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Technology’s Usefulness in the Museum by Claudia Einecke, Associate Curator, European Painting & Sculpture Department, LACMA

Posted By Claudia Einecke, Wednesday, June 6, 2012

To have or not to have computers in the galleries, that was the question when digital media were first making incursions into the museum environment in the 1980s. Unfortunately, when the answer was yes, too many times computers offered no more than additional pages of text. Clearly, we’ve come a long way since, and the session on Technology & Community Engagement proved just how much technological wizardry can contribute to the work we do and to our visitors’ experience of it. The most spectacular example came from the Birmingham Museum of Art where, for an exhibition of eye miniatures (portraits consisting only of the sitter’s eye), an iPad application was built that allows to study the tiny precious objects up-close and from various angles, as well as to access much additional information. As handsome as the gallery installation was — with rich wall colors, elegant display furniture, and dramatic lighting — the miniatures were undoubtedly better seen enlarged on the tablet.  At the same time, the virtual objects were dependent for their aesthetic effect on the physical presence of the miniatures themselves, on their aura, as it were, as historical and emotional statements.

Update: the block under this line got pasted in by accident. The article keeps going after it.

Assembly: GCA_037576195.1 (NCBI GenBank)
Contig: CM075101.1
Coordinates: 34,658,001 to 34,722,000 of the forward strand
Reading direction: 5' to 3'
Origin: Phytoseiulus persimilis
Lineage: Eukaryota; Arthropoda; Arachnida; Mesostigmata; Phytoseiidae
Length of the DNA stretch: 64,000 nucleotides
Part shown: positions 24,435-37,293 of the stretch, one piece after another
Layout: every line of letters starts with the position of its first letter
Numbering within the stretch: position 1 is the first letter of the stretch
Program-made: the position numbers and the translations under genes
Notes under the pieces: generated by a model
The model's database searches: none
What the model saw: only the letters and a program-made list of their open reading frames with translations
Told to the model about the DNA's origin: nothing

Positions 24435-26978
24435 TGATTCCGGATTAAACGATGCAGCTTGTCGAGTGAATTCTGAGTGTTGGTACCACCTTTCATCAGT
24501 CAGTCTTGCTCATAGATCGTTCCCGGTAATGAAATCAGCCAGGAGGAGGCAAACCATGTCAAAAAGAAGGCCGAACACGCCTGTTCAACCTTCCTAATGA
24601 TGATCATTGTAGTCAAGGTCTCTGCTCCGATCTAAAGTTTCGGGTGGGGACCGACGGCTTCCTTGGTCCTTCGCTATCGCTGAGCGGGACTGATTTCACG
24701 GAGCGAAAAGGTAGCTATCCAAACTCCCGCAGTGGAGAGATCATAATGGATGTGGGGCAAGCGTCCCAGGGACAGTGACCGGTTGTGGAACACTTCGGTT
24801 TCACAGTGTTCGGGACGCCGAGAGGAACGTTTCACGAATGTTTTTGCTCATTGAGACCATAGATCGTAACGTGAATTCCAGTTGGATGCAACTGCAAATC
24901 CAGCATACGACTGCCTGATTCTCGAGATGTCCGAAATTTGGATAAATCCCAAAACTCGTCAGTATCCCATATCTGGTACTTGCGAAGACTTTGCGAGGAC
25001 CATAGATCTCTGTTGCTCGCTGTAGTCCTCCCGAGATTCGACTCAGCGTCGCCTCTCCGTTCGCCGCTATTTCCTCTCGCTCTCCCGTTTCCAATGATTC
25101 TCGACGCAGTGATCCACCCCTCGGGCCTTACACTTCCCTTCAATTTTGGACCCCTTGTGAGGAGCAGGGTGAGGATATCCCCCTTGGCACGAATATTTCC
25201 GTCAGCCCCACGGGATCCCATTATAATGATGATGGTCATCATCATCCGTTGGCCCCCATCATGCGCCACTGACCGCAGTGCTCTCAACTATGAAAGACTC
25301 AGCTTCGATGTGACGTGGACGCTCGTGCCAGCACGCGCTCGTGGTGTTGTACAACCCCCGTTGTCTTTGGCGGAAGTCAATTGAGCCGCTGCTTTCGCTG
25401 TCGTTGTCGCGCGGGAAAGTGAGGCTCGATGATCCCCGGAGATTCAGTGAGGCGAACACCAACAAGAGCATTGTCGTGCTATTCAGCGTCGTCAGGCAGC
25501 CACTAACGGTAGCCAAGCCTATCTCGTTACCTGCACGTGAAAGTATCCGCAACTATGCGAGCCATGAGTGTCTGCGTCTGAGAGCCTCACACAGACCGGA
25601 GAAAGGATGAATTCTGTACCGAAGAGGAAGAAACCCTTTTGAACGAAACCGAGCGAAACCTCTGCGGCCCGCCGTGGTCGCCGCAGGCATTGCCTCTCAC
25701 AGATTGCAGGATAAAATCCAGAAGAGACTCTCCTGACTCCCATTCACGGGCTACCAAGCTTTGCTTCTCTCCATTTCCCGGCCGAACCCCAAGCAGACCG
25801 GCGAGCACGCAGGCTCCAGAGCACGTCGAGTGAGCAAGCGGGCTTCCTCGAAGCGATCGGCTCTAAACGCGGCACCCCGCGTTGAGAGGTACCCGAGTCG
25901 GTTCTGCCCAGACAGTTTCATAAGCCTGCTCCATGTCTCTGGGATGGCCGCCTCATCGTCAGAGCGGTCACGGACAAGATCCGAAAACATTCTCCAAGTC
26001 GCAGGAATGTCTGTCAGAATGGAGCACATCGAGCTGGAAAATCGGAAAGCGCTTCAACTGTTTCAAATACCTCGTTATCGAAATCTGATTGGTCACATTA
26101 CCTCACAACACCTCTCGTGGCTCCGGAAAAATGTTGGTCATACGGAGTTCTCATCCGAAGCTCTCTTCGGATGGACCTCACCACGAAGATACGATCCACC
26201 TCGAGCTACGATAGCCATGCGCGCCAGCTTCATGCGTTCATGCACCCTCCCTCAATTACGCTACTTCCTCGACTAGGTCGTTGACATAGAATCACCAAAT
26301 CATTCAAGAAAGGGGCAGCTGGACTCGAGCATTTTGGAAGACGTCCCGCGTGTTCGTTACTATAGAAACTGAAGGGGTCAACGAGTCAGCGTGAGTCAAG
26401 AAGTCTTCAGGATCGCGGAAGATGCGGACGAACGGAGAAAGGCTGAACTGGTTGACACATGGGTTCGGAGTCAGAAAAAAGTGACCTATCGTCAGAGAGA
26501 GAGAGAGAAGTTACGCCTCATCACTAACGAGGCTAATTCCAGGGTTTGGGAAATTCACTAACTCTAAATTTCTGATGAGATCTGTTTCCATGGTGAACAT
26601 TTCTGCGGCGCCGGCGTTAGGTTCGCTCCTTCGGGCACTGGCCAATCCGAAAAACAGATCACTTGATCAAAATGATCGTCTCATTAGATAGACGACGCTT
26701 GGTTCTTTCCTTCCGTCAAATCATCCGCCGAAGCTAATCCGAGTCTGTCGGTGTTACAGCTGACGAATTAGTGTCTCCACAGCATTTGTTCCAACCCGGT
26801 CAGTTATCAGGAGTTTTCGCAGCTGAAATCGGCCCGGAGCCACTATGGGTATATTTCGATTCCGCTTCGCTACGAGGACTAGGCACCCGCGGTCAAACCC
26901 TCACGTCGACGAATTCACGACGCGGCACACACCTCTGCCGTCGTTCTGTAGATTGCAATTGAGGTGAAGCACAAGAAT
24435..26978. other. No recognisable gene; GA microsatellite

We may wish that every time we see an interactive digital feature in an exhibition, it is in such a felicitous marriage where the real and the virtual are equal partners and enhance each other’s power to create a memorable experience. 

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